The Louisiana Republican is questioning CEO Mark Zuckerberg about the social media giant’s connections to Russia.
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Louisiana Sen. John Kennedy sent a letter to social media giant Facebook, questioning the company’s relationship with Russian firms in light of the privacy scandal that compromised the personal data of more than 50 million users.
“Facebook is a wonderful, American company,” he told FOX Business’ Neil Cavuto during an interview on Wednesday. “But it’s no longer a company. It’s a country. Its motto has always been ‘Move fast and break things.’ Well, it’s broken some things, and we need to talk about it.”
Facebook first came under fire when it was revealed that it had inadvertently allowed the political consulting firm Cambridge Analytica to collect the data of 50 million users, which was then reportedly used to influence the 2016 presidential election. That occurred despite a Federal Trade Commission consent decree signed by Facebook in 2011, which required the company to obtain informed consent before sharing people’s personal data. When Facebook discovered what the British firm had done with the material, it ordered the software company to destroy the data, but did not confirm that it had been done.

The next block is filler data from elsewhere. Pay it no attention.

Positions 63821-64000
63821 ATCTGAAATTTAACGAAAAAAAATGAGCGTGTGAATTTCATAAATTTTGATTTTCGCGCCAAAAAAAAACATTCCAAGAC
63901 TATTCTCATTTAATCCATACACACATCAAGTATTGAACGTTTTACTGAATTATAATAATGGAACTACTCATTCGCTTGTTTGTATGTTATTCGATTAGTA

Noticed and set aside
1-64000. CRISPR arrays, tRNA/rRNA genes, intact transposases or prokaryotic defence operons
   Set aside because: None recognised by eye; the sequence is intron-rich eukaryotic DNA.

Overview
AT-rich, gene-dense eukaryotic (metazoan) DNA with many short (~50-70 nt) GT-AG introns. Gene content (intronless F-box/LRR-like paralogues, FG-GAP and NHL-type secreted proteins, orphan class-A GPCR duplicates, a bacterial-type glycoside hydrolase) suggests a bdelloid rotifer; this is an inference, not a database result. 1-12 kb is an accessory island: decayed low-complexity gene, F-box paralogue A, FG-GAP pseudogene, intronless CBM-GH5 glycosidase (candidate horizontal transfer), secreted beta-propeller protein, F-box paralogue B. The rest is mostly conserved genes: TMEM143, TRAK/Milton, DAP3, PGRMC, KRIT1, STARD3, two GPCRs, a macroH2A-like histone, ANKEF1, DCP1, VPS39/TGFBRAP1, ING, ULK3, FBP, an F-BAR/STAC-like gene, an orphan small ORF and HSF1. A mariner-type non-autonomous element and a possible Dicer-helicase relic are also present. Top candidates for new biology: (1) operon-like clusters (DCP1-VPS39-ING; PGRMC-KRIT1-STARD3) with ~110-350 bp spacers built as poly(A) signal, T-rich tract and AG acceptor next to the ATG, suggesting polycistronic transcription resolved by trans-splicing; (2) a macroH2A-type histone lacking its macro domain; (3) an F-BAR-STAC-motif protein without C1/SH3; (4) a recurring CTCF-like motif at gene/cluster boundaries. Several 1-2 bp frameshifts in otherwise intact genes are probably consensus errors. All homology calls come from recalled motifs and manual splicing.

But what the Republican senator said he found particularly troubling was a New York Times report in November that revealed two Russian state institutions with close ties to Vladimir Putin held substantial stakes in Facebook, via a Russian technology magnate, Yuri Milner. In total, Milner’s companies owned more than 8% of Facebook. Milner also holds a stake in a company co-owned by senior White House adviser Jared Kushner, according to the report.
“What was that all about? Does Facebook really know who all of its advertisers are?” Kennedy said. “How are they going to stop foreign agents from running ads to influence our elections?”
He dismissed concerns, however, that Russians managed to influence the U.S. electorate to support Donald Trump during the presidential election.
“People have multitudes of reasons for voting the reason they do,” he said. “I don’t care what the political consultants say. Nobody knows, and it’s folly to try to go down that rabbit trail.”
Embattled CEO Mark Zuckerberg will testify under oath before the Senate Judiciary Committee at its April privacy hearing regarding the data breach, according to The Wall Street Journal. It’s unclear whether he will testify in front of the House Judiciary Committee.